The Lightkeepers

A Novel

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Book Description

A nature photographer’s residency among the harsh natural beauty of the Farallon Islands takes a startlingly violent turn in this debut eco-thriller with echoes of Barbara Kingsolver’s Prodigal Summer.

CRITICALLY ACCLAIMED BY: People Magazine, Marie Claire, Entertainment Weekly, BuzzFeed,The New York Times Book Review, San Francisco Chronicle

“A stunner: intense, surefooted, masterful. This is a book to swallow whole.” —Rebecca Makkai, author of The Great Believers

In The Lightkeepers, we follow Miranda, a nature photographer who travels to the Farallon Islands, an exotic and dangerous archipelago off the coast of California, for a one–year residency capturing the landscape. Her only companions are the scientists studying there, odd and quirky refugees from the mainland living in rustic conditions; they document the fish populations around the island, the bold trio of sharks called the Sisters that hunt the surrounding waters, and the overwhelming bird population who, at times, create the need to wear hard hats as protection from their attacks.

Shortly after her arrival, Miranda is assaulted by one of the inhabitants of the islands. A few days later, her assailant is found dead, perhaps the result of an accident. As the novel unfolds, Miranda gives witness to the natural wonders of this special place as she grapples with what has happened to her and deepens her connection (and her suspicions) to her companions, while falling under the thrall of the legends of the place nicknamed ‘the Islands of the Dead.’ And when more violence occurs, each member of this strange community falls under suspicion.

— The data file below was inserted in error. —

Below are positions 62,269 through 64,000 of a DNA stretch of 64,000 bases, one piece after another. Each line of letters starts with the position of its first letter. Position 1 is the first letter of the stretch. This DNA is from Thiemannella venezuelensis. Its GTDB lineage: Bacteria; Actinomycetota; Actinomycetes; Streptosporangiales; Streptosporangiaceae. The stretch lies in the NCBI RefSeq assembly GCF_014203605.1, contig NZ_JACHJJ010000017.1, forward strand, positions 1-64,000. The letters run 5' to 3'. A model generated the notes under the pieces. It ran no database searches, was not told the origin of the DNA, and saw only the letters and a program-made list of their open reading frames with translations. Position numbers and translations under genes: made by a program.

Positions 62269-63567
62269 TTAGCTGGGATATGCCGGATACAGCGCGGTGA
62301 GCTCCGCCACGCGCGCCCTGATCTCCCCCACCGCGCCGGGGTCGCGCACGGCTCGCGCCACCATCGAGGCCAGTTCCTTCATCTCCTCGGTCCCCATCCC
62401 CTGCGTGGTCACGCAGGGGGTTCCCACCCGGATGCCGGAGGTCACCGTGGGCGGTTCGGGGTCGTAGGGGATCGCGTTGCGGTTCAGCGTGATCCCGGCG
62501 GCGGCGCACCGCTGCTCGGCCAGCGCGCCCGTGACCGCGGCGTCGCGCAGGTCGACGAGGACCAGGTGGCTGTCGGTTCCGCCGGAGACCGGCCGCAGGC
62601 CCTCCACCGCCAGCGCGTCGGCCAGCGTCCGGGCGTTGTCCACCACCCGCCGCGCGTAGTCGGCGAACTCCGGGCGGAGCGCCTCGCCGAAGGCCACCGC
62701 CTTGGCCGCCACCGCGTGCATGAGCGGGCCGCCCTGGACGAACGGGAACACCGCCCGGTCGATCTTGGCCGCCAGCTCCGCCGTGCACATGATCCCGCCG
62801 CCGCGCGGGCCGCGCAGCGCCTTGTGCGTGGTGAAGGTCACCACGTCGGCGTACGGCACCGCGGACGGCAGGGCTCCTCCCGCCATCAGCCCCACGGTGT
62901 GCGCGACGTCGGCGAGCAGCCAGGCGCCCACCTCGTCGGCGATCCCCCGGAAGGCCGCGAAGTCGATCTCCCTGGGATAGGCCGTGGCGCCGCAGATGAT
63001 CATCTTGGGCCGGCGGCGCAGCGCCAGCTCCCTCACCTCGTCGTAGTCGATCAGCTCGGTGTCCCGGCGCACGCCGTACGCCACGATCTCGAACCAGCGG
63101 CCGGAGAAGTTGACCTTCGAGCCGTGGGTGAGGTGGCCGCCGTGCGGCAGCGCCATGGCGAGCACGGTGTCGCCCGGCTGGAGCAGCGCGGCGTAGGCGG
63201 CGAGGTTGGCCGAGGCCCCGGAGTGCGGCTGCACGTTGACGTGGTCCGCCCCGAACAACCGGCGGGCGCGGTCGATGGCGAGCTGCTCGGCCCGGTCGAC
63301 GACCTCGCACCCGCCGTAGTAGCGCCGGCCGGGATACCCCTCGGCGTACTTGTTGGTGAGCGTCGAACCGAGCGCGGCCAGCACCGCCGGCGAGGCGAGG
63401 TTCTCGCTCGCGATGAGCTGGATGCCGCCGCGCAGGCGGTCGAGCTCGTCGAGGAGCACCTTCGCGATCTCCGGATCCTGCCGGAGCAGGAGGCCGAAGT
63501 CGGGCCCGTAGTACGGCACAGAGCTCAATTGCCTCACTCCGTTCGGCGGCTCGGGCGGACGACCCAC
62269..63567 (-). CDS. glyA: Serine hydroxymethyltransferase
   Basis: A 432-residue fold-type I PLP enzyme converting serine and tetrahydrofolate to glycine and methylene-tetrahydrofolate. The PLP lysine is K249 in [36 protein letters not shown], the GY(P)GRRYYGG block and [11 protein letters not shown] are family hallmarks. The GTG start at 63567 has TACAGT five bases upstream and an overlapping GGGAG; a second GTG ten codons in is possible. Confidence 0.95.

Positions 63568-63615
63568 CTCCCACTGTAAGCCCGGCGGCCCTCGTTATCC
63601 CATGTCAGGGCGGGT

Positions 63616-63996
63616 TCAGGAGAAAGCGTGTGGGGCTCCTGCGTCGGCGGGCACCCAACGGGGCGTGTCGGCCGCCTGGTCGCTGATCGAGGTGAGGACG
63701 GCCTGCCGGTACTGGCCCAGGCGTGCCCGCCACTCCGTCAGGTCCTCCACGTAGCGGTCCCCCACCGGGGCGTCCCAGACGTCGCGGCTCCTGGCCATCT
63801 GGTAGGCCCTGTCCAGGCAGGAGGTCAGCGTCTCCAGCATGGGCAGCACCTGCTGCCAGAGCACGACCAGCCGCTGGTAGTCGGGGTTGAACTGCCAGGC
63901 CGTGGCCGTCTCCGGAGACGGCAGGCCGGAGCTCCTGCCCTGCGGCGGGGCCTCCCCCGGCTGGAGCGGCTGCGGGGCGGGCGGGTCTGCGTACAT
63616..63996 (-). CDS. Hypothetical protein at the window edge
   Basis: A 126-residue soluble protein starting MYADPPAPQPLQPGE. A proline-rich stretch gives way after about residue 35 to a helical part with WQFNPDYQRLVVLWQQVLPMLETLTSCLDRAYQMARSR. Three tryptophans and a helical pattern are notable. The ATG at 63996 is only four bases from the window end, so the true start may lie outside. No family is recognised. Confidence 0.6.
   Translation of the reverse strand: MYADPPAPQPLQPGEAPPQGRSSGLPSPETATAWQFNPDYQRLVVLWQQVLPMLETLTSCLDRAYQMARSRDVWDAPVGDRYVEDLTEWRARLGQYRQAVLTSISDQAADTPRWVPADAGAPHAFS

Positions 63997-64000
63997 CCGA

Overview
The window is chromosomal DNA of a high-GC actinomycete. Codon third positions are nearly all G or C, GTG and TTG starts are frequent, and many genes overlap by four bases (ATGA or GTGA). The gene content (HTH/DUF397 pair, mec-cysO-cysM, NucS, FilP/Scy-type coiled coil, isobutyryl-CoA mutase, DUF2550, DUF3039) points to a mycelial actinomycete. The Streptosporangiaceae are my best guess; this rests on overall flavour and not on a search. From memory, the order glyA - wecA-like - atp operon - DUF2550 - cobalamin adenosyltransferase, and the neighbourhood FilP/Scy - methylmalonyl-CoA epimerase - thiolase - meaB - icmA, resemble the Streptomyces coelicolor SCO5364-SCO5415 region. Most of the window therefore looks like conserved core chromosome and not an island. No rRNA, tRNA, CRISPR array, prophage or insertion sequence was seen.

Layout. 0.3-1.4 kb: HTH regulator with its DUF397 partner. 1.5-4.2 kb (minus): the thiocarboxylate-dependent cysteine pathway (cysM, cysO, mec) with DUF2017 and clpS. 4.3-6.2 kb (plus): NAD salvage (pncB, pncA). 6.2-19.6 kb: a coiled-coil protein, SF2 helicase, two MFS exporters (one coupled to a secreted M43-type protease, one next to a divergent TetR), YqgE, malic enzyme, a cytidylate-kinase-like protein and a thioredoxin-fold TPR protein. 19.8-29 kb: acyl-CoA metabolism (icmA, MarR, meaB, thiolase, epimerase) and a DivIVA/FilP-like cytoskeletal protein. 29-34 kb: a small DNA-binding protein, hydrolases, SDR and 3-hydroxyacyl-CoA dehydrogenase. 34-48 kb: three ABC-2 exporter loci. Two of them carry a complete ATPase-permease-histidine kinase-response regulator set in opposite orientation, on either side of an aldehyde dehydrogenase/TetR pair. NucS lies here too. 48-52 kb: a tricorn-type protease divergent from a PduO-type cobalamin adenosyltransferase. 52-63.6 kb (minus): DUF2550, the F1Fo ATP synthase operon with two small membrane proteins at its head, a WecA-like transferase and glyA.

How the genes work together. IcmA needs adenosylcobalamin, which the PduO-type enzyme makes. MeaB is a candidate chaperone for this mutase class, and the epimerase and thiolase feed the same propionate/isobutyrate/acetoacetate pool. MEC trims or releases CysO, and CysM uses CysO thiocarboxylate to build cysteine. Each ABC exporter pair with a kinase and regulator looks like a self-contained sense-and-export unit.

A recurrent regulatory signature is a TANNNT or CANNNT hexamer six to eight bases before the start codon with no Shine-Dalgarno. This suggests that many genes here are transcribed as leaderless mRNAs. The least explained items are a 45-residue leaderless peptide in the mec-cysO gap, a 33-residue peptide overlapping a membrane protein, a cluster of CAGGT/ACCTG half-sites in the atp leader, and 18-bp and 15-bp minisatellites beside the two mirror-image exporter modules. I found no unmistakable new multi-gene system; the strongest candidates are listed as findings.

About the Author

Praise For This Book

"Readers . . . will find themselves carried along by a sturdy, rather old–fashioned thriller ramped up by some modern, ecologically themed plot twists . . . The plot is structured like that of a horror film, moving from one alarming event to another, and in between, maintaining a tension around the question of how much worse the situation will get . . . [a] peculiar, atmospheric novel . . . It's become customary—the fallback consolation of the book reviewer—to say that one is eager to see what a writer will do next. But in fact that is the case here. Ultimately, what engages us in The Lightkeepers, beyond its energetic plot, is the sense of watching its author discover her ability to construct a suspenseful narrative. And we finish this novel curious to find out what sorts of stories Abby Geni will choose to tell."
New York Times Book Review

"Spending a year documenting the harsh beauty of California's Farrallon Islands is a dream come true for photographer Miranda—until her idyll turns deadly."
People Magazine, Great New Fiction

"Violence in the small community seems to be everywhere, and everyone and everything seems culpable."
Marie Claire

"Geni's haunting debut takes place on an island just 30 miles from San Francisco, but it might as well be another planet—killer sharks circle the water, violent birds rip the skin off of seals and peck humans in the head, and the waters are so rough, there isn't even a dock for boats. Miranda, a nature photographer, applies for short–term residence on the island, living in a cabin with a few quirky biologists. But things change when she suffers a violent attack—and then her attacker is mysteriously killed the next day. Geni's writing about the natural world is marvelous and her atmospheric novel is not to be missed."